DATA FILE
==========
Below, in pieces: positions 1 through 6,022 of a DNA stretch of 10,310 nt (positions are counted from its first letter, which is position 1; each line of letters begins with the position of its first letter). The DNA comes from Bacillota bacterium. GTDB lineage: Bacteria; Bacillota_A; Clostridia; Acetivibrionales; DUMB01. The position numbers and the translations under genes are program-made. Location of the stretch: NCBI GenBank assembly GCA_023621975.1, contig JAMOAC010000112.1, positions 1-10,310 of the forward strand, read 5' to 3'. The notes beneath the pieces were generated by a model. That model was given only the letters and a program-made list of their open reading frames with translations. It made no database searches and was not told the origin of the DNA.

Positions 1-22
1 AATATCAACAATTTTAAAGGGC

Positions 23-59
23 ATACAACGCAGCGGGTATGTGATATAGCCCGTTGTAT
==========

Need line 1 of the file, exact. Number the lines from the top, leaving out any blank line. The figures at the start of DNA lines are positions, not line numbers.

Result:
Below, in pieces: positions 1 through 6,022 of a DNA stretch of 10,310 nt (positions are counted from its first letter, which is position 1; each line of letters begins with the position of its first letter). The DNA comes from Bacillota bacterium. GTDB lineage: Bacteria; Bacillota_A; Clostridia; Acetivibrionales; DUMB01. The position numbers and the translations under genes are program-made. Location of the stretch: NCBI GenBank assembly GCA_023621975.1, contig JAMOAC010000112.1, positions 1-10,310 of the forward strand, read 5' to 3'. The notes beneath the pieces were generated by a model. That model was given only the letters and a program-made list of their open reading frames with translations. It made no database searches and was not told the origin of the DNA.